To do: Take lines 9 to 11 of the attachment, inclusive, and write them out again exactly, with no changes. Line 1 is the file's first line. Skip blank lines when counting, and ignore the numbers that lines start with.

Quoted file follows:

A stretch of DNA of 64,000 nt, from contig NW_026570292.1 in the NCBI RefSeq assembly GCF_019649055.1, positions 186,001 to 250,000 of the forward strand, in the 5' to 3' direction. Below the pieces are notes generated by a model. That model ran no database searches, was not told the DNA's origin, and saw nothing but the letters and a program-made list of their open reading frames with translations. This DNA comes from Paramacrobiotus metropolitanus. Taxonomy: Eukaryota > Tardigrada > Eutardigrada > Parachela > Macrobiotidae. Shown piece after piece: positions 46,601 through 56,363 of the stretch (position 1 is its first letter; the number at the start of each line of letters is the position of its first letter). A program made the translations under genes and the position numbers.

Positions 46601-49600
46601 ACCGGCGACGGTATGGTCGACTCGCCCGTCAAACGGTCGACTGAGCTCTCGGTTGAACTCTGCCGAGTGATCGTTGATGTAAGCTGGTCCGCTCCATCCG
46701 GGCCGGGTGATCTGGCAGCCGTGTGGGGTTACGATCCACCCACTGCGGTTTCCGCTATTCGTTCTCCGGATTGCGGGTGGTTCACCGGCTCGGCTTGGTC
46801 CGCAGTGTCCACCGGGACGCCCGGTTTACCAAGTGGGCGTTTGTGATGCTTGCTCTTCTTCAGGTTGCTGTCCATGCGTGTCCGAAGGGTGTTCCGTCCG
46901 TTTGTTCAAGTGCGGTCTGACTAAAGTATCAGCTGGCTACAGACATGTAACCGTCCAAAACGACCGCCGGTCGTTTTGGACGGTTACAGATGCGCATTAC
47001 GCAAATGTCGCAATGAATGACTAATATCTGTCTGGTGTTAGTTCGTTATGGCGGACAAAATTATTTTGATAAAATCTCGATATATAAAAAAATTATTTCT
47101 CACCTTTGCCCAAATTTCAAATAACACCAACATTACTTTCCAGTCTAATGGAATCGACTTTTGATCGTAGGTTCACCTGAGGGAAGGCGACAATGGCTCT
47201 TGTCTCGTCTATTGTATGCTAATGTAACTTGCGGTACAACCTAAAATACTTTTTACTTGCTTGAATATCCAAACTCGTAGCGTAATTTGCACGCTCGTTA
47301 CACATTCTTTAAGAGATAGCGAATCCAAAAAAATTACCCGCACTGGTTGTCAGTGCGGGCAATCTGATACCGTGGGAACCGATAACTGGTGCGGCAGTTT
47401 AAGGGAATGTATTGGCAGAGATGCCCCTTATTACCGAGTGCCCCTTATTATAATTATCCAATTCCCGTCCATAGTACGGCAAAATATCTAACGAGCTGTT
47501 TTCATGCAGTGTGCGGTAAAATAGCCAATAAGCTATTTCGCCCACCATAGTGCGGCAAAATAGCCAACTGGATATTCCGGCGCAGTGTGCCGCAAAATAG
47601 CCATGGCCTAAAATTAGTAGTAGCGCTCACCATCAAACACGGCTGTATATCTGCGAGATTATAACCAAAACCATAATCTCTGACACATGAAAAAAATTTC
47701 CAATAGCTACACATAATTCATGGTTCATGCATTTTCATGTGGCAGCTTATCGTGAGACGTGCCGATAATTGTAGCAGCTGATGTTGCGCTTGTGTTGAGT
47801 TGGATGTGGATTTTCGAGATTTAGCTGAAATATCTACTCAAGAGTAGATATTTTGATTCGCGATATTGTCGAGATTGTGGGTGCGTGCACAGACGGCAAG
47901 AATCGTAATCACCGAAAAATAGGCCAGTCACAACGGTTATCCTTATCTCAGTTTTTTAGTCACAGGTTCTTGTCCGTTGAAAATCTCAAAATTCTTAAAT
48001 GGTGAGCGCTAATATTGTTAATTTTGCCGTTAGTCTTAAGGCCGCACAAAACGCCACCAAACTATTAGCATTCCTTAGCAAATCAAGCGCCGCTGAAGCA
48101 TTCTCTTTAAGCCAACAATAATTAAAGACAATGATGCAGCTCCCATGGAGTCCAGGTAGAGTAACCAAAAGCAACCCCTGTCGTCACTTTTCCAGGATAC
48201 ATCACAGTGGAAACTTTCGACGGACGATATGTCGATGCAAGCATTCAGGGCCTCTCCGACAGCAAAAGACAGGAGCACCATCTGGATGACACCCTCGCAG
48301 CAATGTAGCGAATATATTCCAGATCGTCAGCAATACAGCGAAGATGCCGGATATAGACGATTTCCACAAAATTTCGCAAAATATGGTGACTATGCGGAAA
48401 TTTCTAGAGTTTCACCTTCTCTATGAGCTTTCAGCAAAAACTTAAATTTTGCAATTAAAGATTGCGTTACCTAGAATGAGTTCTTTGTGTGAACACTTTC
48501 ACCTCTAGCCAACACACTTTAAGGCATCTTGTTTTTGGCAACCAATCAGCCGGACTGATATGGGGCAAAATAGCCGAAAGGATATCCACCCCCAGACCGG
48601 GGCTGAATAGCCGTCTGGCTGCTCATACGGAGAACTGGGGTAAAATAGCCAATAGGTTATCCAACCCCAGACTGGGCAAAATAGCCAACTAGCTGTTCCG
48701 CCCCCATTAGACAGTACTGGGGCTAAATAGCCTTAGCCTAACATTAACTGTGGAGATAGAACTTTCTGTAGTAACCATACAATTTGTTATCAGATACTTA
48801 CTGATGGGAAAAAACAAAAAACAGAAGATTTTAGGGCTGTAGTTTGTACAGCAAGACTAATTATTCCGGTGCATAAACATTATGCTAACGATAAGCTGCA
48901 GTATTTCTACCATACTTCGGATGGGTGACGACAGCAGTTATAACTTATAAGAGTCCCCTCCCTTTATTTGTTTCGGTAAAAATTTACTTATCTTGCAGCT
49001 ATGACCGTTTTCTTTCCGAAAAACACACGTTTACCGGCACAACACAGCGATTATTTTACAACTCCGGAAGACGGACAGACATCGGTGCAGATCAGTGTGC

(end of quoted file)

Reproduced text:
47201 TGTCTCGTCTATTGTATGCTAATGTAACTTGCGGTACAACCTAAAATACTTTTTACTTGCTTGAATATCCAAACTCGTAGCGTAATTTGCACGCTCGTTA
47301 CACATTCTTTAAGAGATAGCGAATCCAAAAAAATTACCCGCACTGGTTGTCAGTGCGGGCAATCTGATACCGTGGGAACCGATAACTGGTGCGGCAGTTT
47401 AAGGGAATGTATTGGCAGAGATGCCCCTTATTACCGAGTGCCCCTTATTATAATTATCCAATTCCCGTCCATAGTACGGCAAAATATCTAACGAGCTGTT